Ahead of the State Opening of the UK Parliament, the SNP has set out our progressive alternative to a ‘business as usual’ continuation of the Tory government’s failed austerity project.
At a time when the UK Government should be doing everything it can to reverse the fortunes of the UK’s flailing economy, it is instead consumed with bitter infighting and divisions within the Tory party over Europe.
And with the Labour Party stuck in a rut, unable to unify or to decide what it stands for, and with its MPs busy arguing amongst themselves, it is the SNP that is providing a clear, consistent and effective opposition to the Tories.
Our Alternative Queen’s Speech calls for policies to deliver a fairer, more prosperous and more equal country.
Here’s our alternative legislative agenda:
The Alternative Queen’s Speech
An emergency Summer Budget, putting an end to Tory austerity by increasing spending by 0.5 per cent a year between 2016-17 and 2019-20, and releasing over £150 billion for investment in public services, while ensuring that public sector debt and borrowing fall.
A Fair Tax Bill, simplifying the UK tax system, clamping down on tax avoidance and evasion, and putting in place a moratorium on the Tory government’s HMRC office closures.
An Energy Security and Investment Bill, implementing a comprehensive strategic review of tax rates and investment allowances in the North Sea oil and gas sector, ending the UK government’s commitment to the Hinkley C project, and directing investment towards renewables and carbon capture and storage.
A Scottish Home Rule Bill, providing the meaningful devolution of powers that current and former Westminster party leaders promised Scotland during the independence referendum.
A Parliamentary Reform Bill, delivering the long overdue reform to Westminster of abolishing the House of Lords; the SNP would also signal its wider intention to abolish English Votes for English Laws; introduce electronic voting in Parliament; create a House Business Committee to enhance the role of Parliament in scrutinising government, and commission a report on maternity leave and job share arrangements for MPs.
An Electoral Reform Bill, lowering the voting age to 16 and establishing an independent commission on proportional representation to report on possible models for Westminster.
Justice and Home Affairs
A Migration Bill, to ensure the UK maximises the benefits of migration with the production of a migration strategy; reintroduction of the Post-Study Work Visa; reversing cuts to support for asylum seekers and adopting a strategy to provide integration opportunities from day one.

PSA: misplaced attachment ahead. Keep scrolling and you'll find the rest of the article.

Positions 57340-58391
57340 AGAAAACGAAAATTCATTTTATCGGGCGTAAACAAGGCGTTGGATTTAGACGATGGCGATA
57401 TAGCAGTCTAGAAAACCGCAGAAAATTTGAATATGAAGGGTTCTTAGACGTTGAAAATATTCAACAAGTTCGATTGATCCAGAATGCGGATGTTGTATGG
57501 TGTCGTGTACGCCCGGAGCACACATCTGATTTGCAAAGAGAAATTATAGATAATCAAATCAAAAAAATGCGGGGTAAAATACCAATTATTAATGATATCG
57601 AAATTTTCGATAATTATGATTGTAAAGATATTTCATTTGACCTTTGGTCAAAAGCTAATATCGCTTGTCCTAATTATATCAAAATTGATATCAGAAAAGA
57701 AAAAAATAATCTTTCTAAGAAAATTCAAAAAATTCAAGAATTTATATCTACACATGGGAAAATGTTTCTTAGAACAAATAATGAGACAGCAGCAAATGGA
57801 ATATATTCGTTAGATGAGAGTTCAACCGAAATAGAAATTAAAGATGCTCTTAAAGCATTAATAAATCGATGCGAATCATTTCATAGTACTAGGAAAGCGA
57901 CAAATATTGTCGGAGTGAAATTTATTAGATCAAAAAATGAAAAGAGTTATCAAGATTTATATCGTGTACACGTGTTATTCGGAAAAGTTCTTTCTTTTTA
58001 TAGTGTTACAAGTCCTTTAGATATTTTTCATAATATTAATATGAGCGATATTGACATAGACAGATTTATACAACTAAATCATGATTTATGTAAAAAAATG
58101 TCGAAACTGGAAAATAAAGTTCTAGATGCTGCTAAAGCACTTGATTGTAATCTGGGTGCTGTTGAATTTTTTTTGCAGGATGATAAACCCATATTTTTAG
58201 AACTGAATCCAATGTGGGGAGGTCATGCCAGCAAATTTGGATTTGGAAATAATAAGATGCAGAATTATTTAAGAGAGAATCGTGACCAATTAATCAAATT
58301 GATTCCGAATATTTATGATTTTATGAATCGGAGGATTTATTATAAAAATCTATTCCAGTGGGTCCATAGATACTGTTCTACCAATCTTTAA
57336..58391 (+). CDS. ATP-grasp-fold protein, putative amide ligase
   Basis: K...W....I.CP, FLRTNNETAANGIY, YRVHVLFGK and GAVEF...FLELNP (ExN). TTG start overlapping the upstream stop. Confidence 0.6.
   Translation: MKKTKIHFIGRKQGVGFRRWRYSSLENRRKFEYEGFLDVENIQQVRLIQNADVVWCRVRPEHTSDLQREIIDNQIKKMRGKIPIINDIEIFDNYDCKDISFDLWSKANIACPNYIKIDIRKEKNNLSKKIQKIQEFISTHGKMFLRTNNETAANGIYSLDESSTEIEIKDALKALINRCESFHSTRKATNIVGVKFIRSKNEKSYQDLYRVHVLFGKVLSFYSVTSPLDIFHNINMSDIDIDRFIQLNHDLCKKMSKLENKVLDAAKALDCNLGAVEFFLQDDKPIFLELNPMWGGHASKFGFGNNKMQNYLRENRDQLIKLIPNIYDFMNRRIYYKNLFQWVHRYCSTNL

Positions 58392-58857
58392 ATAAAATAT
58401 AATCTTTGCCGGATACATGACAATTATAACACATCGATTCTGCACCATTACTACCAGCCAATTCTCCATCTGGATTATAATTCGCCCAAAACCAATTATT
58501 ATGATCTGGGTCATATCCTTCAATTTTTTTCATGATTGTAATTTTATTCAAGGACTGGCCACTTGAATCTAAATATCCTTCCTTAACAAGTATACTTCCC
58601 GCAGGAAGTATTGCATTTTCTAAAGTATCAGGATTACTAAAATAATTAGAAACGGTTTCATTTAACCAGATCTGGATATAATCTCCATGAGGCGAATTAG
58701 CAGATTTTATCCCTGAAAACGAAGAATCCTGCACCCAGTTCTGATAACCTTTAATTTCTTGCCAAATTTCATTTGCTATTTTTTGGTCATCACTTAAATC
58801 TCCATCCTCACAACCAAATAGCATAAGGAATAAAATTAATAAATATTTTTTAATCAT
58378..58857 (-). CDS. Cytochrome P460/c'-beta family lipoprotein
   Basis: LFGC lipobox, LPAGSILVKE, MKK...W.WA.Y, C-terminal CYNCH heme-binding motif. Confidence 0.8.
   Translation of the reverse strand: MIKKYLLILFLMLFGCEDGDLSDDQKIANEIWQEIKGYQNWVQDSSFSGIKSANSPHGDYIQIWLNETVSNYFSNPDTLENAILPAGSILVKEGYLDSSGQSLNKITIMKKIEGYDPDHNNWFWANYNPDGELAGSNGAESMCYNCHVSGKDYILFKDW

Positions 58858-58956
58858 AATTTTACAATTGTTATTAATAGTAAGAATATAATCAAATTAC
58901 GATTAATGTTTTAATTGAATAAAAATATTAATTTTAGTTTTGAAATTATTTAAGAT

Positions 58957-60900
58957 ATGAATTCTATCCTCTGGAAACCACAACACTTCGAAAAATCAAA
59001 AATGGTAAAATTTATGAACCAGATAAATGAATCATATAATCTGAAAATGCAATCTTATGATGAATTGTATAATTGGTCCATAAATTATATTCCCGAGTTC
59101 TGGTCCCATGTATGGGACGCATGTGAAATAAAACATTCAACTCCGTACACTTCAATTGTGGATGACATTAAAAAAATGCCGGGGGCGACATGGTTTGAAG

A Human Rights and Equalities Bill, protecting human rights and enhancing equality law; modernising the Equality Act to strengthen the rights and liberties of citizens across the UK and protections against discrimination; and affirming and protecting the role of the European Convention on Human Rights in the UK.
An Access to Justice Bill, ensuring justice is no longer unaffordable and removing barriers to access by restoring appeal rights in areas where they have been undermined and removed.
Social justice and Welfare
A Social Equality Bill, strengthening social security entitlements by restoring work allowances for low income workers and single parents across the UK, pending devolution of social security powers to Scotland; ending maternity discrimination; introducing further shared paternity rights for individuals and employers; addressing the barriers to employment and access to financial support for disabled people.
A Universal Pensions Bill, developing a more progressive pensions system by establishing an independent Pensions Commission to investigate the inequalities in current and future proposed pension policies; funding transitional arrangements for WASPI women; developing access to automatic enrolment and incentivising pension saving.
A Funeral Poverty Bill, making funeral costs more affordable by introducing new regulation of the Funeral Industry.
Defence and Foreign Affairs
Nuclear Weapons Consent Bill, requiring the UK government to seek the consent of the Scottish Parliament for the Trident nuclear weapons system to be based in Scotland, with the expectation that this would lead to the removal of Trident from Scotland.